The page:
Church Community Tries to Heal After Shooting Report

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(Host) A report this week by the Vermont attorney general on a police shooting in Brattleboro has closed the book on the criminal investigation. But the debate over the shooting lives on in the minds of the witnesses.

VPR’s John Dillon reports.

(Dillon) Some of the people who saw it are still haunted by the shooting last December. Eighteen people were inside the sanctuary at the All Souls Unitarian Church in West Brattleboro when police shot Robert Woodward.

Woodward was acting agitated and paranoid. He brandished a knife and threatened to kill himself if people left the church. The police were called. And within a minute of their arrival at the church, they had shot Woodward seven times. Attorney General William Sorrell concluded that the officers acted in self-defense and says charges against them aren’t justified.

Michael Italia is a Brattleboro psychologist who was also in the church that morning. He describes Woodward as being in a highly psychotic state. Italia tried to calm Woodward down and defuse the situation. He says it’s hard to judge the police actions, unless you were in the room and saw what happened:

(Italia) “I can’t speak for the officers¿and I don’t know what they were thinking. But I assume when they came in and viewed his state as well as the immediate environment of church members sitting in such close proximity¿ I would assume they felt they needed to act as quickly as possible.”

(Dillon) Italia says he’s had many sleepless nights since December 2. He says others in the church are still traumatized. He says the trauma comes not just from the shooting but also from Woodward’s frightening behavior before police arrived:

(Italia) “All I can really say is for myself and for everyone in the room, we certainly feel very saddened and almost guilt-ridden because of the outcome. I think we’re all struggling with second-guessing. Could we have done something else¿? What were the other avenues?”

(Dillon) Italia says the church remains divided. Some feel the police were justified; others argue the shooting was wrong and unnecessary. Polly Wilson is one of them. She says she believes Woodward was a danger to himself, not to others.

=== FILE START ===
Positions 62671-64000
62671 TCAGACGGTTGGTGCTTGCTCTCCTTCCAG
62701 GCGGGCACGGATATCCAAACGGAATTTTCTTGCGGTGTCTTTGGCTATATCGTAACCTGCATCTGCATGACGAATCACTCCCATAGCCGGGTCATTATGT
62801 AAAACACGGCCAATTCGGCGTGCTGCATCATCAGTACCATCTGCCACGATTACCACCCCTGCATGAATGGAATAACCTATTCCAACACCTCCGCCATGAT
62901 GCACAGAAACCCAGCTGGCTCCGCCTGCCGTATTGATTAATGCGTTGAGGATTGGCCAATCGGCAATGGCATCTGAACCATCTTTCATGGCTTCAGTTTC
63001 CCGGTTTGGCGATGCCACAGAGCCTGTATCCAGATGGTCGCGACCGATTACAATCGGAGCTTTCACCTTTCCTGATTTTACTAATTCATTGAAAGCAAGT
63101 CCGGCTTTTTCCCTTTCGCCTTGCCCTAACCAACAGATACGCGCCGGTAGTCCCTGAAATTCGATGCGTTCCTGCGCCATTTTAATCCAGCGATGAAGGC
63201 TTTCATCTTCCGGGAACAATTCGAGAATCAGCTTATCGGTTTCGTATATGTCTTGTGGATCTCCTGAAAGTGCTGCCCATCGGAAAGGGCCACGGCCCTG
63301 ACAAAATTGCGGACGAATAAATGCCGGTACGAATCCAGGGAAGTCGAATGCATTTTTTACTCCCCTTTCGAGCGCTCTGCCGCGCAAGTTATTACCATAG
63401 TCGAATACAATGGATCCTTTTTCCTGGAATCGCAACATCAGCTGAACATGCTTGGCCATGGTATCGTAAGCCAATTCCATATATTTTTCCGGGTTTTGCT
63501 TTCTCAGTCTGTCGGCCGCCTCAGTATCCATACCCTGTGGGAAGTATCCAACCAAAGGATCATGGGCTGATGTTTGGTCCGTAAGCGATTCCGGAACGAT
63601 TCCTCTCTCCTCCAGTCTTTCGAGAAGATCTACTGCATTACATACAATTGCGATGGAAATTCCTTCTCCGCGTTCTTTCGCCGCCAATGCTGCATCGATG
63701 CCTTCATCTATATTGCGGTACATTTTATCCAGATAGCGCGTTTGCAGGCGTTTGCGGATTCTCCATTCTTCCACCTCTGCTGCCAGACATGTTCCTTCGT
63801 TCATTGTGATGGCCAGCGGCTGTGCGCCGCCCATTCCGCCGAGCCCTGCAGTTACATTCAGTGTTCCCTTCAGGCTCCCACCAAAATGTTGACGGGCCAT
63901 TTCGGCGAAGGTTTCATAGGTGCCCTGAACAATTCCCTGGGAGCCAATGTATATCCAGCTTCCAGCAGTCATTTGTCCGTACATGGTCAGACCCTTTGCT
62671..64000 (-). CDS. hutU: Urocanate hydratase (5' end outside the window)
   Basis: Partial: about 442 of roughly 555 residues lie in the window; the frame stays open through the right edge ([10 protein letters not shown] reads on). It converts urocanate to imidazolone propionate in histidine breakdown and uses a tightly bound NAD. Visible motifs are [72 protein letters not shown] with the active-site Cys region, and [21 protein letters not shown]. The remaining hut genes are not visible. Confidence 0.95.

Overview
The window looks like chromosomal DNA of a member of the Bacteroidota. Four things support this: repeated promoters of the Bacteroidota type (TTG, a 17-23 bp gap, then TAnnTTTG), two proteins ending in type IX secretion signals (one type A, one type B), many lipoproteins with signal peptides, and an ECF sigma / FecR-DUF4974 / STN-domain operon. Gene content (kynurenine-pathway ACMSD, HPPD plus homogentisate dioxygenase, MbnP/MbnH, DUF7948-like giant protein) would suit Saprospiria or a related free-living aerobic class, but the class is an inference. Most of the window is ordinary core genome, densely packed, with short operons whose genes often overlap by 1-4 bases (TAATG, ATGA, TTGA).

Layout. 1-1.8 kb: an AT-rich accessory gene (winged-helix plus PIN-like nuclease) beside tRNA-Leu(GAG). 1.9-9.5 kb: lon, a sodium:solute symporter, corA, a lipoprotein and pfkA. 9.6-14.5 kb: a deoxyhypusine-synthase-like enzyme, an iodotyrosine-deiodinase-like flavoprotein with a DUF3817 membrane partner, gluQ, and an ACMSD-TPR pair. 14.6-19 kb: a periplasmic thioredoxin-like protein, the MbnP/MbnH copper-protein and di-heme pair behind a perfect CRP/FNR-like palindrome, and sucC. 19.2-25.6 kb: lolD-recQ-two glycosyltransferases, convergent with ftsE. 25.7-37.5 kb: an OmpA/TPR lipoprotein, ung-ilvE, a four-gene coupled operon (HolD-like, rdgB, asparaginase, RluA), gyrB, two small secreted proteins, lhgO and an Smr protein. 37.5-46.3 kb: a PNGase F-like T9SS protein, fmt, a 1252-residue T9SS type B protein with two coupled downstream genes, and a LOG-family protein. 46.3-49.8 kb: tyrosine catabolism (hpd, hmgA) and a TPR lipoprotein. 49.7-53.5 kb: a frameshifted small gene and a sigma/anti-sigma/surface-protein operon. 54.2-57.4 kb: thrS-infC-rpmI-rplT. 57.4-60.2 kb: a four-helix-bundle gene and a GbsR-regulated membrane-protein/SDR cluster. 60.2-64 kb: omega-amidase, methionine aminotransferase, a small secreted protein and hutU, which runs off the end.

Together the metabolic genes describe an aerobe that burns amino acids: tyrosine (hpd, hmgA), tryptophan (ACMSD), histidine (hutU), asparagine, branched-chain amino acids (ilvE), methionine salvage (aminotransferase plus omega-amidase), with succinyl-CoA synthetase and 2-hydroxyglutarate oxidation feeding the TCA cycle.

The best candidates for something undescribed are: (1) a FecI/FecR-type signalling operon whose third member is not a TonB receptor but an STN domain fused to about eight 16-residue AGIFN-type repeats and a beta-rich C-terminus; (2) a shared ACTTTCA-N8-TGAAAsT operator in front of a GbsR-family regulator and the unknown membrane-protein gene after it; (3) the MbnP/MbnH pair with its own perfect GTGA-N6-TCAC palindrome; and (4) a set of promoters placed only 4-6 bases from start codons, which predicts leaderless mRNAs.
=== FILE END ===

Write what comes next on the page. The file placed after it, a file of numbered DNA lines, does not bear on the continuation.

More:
Wilson attended the attorney general’s news conference earlier this week. With Woodward’s friends protesting in the background, she continued her assessment of the incident. Wilson wishes the congregation had been able to do more to calm Woodward down:

(Wilson) “It’s very, very disturbing to me, for all of us, because I think it is a very important, important thing that has gone awry here. That we ¿ we didn’t prevent this happening. That those of us who were in the congregation, if we were sitting in a circle around him, it might have de-escalated things¿. We were not scared by him, we were scared for him.”

(Dillon) After all the time that’s passed, Wilson still thinks the police over-reacted and acted too quickly:

(Wilson) “I do not think it was okay. I think it was perfectly awful. It happened so fast. It was incredibly fast. It was 15 minutes from the time we arrived in church until we were told we had to get out of that room and he was lying dying on the floor at that point.”

(Dillon) Norman Hunt was also there that Sunday morning. He wants the congregation to look ahead, and try to heal:

(Hunt) “I think as we continue to meet, we will continue to come together ¿. I believe we’ve already made progress. I know we need to make more. And I hope we will. And I will certainly will try myself ¿ to our coming together, rather than being divided.”

(Dillon) Hunt also believes that Brattleboro needs a civilian review board to oversee its police force.

For Vermont Public Radio, I’m John Dillon.

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